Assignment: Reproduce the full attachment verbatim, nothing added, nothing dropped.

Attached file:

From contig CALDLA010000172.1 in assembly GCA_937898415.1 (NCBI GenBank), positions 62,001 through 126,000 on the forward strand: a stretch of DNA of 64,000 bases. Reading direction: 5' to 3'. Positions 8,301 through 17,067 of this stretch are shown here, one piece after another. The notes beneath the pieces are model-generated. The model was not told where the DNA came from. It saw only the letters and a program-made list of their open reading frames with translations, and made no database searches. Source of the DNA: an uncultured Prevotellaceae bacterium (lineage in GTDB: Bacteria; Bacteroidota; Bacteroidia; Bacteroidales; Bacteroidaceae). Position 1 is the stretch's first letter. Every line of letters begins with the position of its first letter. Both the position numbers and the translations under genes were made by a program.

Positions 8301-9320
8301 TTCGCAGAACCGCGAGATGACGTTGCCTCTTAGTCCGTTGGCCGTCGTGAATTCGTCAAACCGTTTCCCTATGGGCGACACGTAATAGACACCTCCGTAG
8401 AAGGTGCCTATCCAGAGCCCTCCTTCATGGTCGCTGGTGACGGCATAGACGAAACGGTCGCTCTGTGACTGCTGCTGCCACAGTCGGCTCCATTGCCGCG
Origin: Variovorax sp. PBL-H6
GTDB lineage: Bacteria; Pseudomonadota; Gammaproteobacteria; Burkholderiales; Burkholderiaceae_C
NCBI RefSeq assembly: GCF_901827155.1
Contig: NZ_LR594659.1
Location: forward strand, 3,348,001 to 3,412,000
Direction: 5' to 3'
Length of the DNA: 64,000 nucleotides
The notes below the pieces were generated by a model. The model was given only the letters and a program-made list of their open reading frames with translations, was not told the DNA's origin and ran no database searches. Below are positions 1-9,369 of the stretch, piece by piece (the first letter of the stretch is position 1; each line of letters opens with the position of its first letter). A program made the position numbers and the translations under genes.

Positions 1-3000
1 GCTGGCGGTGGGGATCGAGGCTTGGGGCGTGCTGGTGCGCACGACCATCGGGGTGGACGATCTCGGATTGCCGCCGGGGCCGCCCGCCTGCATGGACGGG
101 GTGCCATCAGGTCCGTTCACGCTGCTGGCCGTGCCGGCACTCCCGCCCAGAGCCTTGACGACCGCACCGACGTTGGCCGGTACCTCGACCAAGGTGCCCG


From contig CALDLA010000172.1 in assembly GCA_937898415.1 (NCBI GenBank), positions 62,001 through 126,000 on the forward strand: a stretch of DNA of 64,000 bases. Reading direction: 5' to 3'. Positions 8,301 through 17,067 of this stretch are shown here, one piece after another. The notes beneath the pieces are model-generated. The model was not told where the DNA came from. It saw only the letters and a program-made list of their open reading frames with translations, and made no database searches. Source of the DNA: an uncultured Prevotellaceae bacterium (lineage in GTDB: Bacteria; Bacteroidota; Bacteroidia; Bacteroidales; Bacteroidaceae). Position 1 is the stretch's first letter. Every line of letters begins with the position of its first letter. Both the position numbers and the translations under genes were made by a program.

Positions 8301-9320
8301 TTCGCAGAACCGCGAGATGACGTTGCCTCTTAGTCCGTTGGCCGTCGTGAATTCGTCAAACCGTTTCCCTATGGGCGACACGTAATAGACACCTCCGTAG
8401 AAGGTGCCTATCCAGAGCCCTCCTTCATGGTCGCTGGTGACGGCATAGACGAAACGGTCGCTCTGTGACTGCTGCTGCCACAGTCGGCTCCATTGCCGCG
Origin: Variovorax sp. PBL-H6
GTDB lineage: Bacteria; Pseudomonadota; Gammaproteobacteria; Burkholderiales; Burkholderiaceae_C
NCBI RefSeq assembly: GCF_901827155.1
Contig: NZ_LR594659.1
Location: forward strand, 3,348,001 to 3,412,000
Direction: 5' to 3'
Length of the DNA: 64,000 nucleotides
The notes below the pieces were generated by a model. The model was given only the letters and a program-made list of their open reading frames with translations, was not told the DNA's origin and ran no database searches. Below are positions 1-9,369 of the stretch, piece by piece (the first letter of the stretch is position 1; each line of letters opens with the position of its first letter). A program made the position numbers and the translations under genes.

Positions 1-3000
1 GCTGGCGGTGGGGATCGAGGCTTGGGGCGTGCTGGTGCGCACGACCATCGGGGTGGACGATCTCGGATTGCCGCCGGGGCCGCCCGCCTGCATGGACGGG
101 GTGCCATCAGGTCCGTTCACGCTGCTGGCCGTGCCGGCACTCCCGCCCAGAGCCTTGACGACCGCACCGACGTTGGCCGGTACCTCGACCAAGGTGCCCG